Wednesday, 17 December 2014

Is it Right to Criticize Facebook for Paying the Bare Minimum in UK Corporation Tax

For the last several years now, and about this time of the year too, giant multinational corporations such as Facebook usually come under fire from politicians and the general public for paying the bare minimum in corporation tax. In previous years it was Starbucks, Amazon and Google. Now Facebook has come under the spotlight. Giant multinationals seem to be an easy target, particularly in the run up to an election year.

Image by Minette Lontsie [CC BY-SA 4.0] from Wikimedia Commons

Margaret Hodge, Lanour MP and chairman of the Commons Public Accounts Committee, has accused Facebook of:

"Using elaborate corporate structures and artificial devices for no purpose other than to avoid tax" and adding that "it is clear from opinion polls that the overwhelming majority of British people do not regard this as morally acceptable. We have to take tough action to crack down on this behaviour, and the UK should be leading the way on this issue"

So what happened? It has been revealed in several news media that Facebook, for the second year running, paid no corporation tax in the UK, despite having more than 33 million British user accounts. Instead Facebook has funnelled nearly half its global sales operations through Ireland and only paid the equivalent of £1.8 million in Irish tax on pre-tax profits of approximately £5.76 billion.

Can it be as simple as that? Is that why the British politicians are in a bit of an uproar? When it comes to taxation and tax laws, nothing is simple as black and white. According to an issue briefing by Her Majesty’s Revenue and Customs (HMRC), corporation tax is only payable in the UK if a multinational company has a branch residing in the UK. Where a non-resident company generates profit in the UK, corporation tax is only liable in the country where the company resides. If you feel the need to read the whole HMRC briefing, it can be found here.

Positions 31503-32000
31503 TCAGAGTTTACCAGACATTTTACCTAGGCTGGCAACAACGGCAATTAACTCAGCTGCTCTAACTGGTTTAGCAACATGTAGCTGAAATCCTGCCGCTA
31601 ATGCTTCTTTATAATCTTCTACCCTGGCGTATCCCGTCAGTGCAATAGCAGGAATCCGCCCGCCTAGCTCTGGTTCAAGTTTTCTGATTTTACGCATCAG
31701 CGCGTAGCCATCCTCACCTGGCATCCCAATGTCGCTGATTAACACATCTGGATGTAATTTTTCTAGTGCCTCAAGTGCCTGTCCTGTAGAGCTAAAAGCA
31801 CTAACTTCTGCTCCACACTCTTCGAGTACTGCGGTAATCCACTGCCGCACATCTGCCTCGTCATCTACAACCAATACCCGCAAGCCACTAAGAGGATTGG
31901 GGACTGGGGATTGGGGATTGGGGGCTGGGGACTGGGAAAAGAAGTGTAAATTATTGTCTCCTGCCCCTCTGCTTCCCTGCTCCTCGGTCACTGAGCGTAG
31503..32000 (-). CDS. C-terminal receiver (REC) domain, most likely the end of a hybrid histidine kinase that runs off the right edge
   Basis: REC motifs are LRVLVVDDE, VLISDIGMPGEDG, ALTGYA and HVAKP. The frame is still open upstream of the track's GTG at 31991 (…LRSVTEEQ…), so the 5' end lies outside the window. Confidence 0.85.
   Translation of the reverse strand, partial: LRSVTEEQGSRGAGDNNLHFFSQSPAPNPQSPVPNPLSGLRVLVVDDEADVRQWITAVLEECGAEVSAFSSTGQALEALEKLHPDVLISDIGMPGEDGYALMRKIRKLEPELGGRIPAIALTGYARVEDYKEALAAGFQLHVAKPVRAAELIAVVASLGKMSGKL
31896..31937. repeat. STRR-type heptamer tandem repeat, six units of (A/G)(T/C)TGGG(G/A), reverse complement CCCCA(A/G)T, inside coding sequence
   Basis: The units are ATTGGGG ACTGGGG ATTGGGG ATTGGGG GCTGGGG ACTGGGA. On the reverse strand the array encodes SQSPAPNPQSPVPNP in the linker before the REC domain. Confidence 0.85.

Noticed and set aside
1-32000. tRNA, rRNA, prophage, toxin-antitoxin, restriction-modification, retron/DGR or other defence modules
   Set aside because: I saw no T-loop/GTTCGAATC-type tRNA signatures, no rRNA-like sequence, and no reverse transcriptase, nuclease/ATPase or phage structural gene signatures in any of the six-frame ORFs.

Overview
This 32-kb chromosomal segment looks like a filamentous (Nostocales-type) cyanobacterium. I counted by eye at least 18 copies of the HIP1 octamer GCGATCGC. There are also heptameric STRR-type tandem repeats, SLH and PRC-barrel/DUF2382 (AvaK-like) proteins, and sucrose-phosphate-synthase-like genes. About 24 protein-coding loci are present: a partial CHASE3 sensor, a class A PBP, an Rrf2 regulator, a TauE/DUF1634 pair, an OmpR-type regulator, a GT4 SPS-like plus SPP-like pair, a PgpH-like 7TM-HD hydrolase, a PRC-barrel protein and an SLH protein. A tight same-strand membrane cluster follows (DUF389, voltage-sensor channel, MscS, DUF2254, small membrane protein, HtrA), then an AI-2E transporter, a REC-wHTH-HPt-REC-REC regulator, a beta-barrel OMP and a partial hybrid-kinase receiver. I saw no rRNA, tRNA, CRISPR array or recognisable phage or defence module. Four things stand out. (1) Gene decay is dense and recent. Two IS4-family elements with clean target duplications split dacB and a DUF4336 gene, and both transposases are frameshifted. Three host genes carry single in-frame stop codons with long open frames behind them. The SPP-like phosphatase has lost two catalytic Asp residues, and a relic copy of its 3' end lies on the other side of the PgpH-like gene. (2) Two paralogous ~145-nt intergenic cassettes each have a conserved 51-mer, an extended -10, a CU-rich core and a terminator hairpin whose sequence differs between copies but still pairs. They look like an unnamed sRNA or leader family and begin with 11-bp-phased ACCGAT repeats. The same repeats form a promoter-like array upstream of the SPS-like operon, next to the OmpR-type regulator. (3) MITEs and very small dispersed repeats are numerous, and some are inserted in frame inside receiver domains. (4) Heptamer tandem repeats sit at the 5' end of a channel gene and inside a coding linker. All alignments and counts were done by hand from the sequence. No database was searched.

In essence what it means is that having sales and customers in the UK is not the same as having a branch in the UK. In other words, our tax laws allow Facebook and other multinational corporations to do this and according to HMRC, this is not tax avoidance.

So if this is perfectly legal why is there such an uproar about the amount of corporation tax that Facebook and other multinational corporations have paid? Some say that multinationals have a moral obligation to pay their “fair share” to society and with such huge profits they can most afford it. However, this goes against everything our capitalist society is built on.

Ask any business student and they will tell you that publicly listed companies have a moral obligation to one thing - keeping their shareholders happy! As an example, look at what's happened to retail giant Tesco when it announced its fifth profit warning this year which sent Tesco shares tumbling 16% and wiping £2 billion off its market value. In turn some of the other supermarkets also lost ground. So when shareholders are dissatisfied with the performance of a company they speak out with their feet and can change the fortunes of a company in minutes! In extreme circumstances the dumping of shares might even cause a company to collapse. Any wonder then that Facebook is very keen to keep their shareholders satisfied and will pursue all legal avenues to try and increase profit. And remember, what they did this year and the year before is not illegal.

So should we blame the greedy shareholders for turning Facebook and other multinationals into morally corrupt profiteers? Well, no! Without shareholders Facebook would not be as big as they are or as successful as they are. In turn Facebook can use its success to invest in other parts of society such philanthropic projects or research and development into new technology. This then creates jobs and opportunities for other people in our society.

Politicians need to stop stereotyping large multinationals as tax cheats because the reality is they are not! They have broken no laws and have contributed to society by providing jobs and investments in the countries they choose to operate in. You might not agree with the way they do business but everybody does it and that is how our taxation system works.

Author: Vin Coh